It's almost like a one man show for about an hour of the film, so much of the weight of the film lies on Franco being able to convince us of the mixed emotions Aron goes through in different periods of the day and those hours, which he does. The film deliberately doesn't make him a hero — more of a capable athlete trapped by a momentary decision. Aron, from Loser Canyon, Utah, how do you know so much? In the beginning, society looks crowded, loud, and obtrusive. The book should be a guide to avoiding wedging your arm between stones in desolate wilderness. Made by movie fans, for movie fans. But at the same time I think Dumb Dumb thumbed his nose at the gods one time too many.
There were times when I wanted to shout at him to stop being so dull and naive, and while I admire his courage for self-amputating and understand how one's life can flash before one's eyes in the face of death, Ralston's memoir read a little too much like a boastful speech. I can't take it in my ass anymore. The book, though, has given me a completely different perspective. Best case scenario is they notify the police and after a 24 hour hold they file a report, a missing person's report. Club members also get access to our members-only section on RogerEbert. Over the next five days Ralston examines his life and survives the elements to finally discover he has the courage and the wherewithal to extricate himself by any means necessary, scale a 65 foot wall and hike over eight miles before he can be rescued. This is a story that, by all accounts, should not have been told in the first-person.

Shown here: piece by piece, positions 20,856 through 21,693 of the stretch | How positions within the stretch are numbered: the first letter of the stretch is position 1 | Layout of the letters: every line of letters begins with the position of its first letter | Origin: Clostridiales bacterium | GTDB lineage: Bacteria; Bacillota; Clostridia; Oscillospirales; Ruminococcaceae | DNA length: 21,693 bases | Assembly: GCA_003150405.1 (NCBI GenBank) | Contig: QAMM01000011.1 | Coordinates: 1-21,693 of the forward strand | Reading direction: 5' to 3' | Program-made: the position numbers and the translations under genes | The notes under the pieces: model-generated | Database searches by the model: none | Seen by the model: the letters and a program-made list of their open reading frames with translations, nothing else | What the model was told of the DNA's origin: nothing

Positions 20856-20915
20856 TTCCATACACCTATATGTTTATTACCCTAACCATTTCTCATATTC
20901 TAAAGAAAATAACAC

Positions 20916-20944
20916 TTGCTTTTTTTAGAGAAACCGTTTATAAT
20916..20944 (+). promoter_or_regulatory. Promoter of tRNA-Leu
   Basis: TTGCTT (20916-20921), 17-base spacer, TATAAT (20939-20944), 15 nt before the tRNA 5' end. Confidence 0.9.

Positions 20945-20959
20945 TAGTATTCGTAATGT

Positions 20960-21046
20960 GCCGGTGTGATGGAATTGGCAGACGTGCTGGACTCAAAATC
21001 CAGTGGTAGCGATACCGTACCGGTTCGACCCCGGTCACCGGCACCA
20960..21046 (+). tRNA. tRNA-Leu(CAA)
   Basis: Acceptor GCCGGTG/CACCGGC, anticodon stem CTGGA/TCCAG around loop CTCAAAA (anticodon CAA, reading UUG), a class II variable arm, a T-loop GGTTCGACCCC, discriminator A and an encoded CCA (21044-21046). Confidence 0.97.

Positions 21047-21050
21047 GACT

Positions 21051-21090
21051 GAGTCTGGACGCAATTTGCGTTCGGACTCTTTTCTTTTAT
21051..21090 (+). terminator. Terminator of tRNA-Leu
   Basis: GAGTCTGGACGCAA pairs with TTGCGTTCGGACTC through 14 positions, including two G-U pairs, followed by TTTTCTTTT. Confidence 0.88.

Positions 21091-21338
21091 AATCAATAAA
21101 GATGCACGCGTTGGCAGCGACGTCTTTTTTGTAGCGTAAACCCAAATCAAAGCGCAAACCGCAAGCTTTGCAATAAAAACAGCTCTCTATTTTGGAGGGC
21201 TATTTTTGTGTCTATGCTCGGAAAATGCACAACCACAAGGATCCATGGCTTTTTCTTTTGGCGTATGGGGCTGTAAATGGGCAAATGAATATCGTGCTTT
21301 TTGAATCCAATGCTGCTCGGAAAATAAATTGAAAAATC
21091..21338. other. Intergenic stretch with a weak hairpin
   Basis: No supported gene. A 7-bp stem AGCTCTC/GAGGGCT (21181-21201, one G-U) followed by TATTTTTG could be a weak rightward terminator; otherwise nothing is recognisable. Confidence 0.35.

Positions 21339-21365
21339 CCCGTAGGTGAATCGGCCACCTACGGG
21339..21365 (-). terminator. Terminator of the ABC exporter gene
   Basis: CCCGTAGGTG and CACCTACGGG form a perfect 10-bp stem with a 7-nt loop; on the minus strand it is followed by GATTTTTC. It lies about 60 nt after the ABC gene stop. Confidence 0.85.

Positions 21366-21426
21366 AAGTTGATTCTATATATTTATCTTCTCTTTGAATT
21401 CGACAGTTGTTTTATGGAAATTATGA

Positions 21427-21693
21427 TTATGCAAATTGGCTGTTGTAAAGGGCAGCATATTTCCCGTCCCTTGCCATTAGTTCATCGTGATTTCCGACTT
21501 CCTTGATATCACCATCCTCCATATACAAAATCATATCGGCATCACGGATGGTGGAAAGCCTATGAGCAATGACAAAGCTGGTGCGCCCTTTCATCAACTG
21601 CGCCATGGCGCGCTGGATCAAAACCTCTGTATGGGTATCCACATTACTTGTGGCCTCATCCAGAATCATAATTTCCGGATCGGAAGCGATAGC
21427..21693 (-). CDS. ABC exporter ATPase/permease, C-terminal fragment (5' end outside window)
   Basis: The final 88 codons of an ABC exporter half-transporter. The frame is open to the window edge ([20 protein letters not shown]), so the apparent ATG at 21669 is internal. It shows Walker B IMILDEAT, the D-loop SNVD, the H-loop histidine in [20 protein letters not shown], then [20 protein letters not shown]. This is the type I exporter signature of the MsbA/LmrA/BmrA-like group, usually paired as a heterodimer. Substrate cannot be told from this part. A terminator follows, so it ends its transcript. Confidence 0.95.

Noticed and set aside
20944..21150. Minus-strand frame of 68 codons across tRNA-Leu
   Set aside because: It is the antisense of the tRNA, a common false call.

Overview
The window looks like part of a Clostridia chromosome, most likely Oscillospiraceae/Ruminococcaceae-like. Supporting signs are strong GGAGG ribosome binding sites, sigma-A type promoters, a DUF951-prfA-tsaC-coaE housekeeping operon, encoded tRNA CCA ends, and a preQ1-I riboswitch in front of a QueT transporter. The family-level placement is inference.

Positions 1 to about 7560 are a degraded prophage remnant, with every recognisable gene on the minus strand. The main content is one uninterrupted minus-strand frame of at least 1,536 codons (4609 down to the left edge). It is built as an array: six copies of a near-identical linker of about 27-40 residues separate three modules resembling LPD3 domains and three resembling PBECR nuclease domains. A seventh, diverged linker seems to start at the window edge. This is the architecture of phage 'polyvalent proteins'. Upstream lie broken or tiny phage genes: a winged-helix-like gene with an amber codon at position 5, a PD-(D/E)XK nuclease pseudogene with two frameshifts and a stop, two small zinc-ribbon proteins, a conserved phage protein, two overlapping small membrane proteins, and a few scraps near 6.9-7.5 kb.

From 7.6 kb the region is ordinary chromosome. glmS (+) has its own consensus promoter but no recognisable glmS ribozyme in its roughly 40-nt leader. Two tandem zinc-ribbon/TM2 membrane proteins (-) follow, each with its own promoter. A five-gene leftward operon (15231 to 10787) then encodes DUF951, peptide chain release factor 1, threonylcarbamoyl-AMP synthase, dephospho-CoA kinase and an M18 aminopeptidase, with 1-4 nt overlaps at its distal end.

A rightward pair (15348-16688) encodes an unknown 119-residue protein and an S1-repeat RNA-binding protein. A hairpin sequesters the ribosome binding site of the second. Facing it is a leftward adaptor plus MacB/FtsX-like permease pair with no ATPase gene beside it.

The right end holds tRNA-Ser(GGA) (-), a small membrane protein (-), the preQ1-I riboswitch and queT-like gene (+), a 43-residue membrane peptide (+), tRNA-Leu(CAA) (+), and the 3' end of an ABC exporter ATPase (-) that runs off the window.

The irony of the book reveals itself to the reading pretty early on. He's a bored child in a huge playground. I think Aron Ralston is as good a writer as Jon Krakauer there are a lot of similarities , and it strikes me that audiences will likely feel the same way about this story as the story of Chris McCandless in Krakauer's Into the Wild - love 'em or hate 'em. A good movie by the way, where Ralston is in the end-shot for a second. Aron Ralston used Between a Rock and a Hard Place as a record of his memoirs being trapped in a narrow canyon, where a rock was pinning his hand to the canyon wall. One weekend, Aron Ralston decides to go hiking and climbing by himself. His life after the accident became somewhat of a circus, and this story is not only about the accident, but his thougths on why it occurred, and how his life ha Ralston became a media sensation due to his dramatic accident, and his dynamic charisma.
He's definitely strong, determined and more than a little lucky, but I couldn't stop one thought from forming in the back of my mind as I read through his struggle: Did it ever seem to him that all the near-misses and almost-deaths had caught up to him in Blue John Canyon? Boyle beautifully shows us that although survival seems an inherently selfish thing, much of that motivation and will to live comes from other people, even total strangers. Later, during moments of hallucination, other people from his life seem to visit. I'll never saw through the bones with this knife. In the book, Aron Ralston is plagued by one-upmanship syndrome. Aron continues to be a climber and canyoneer.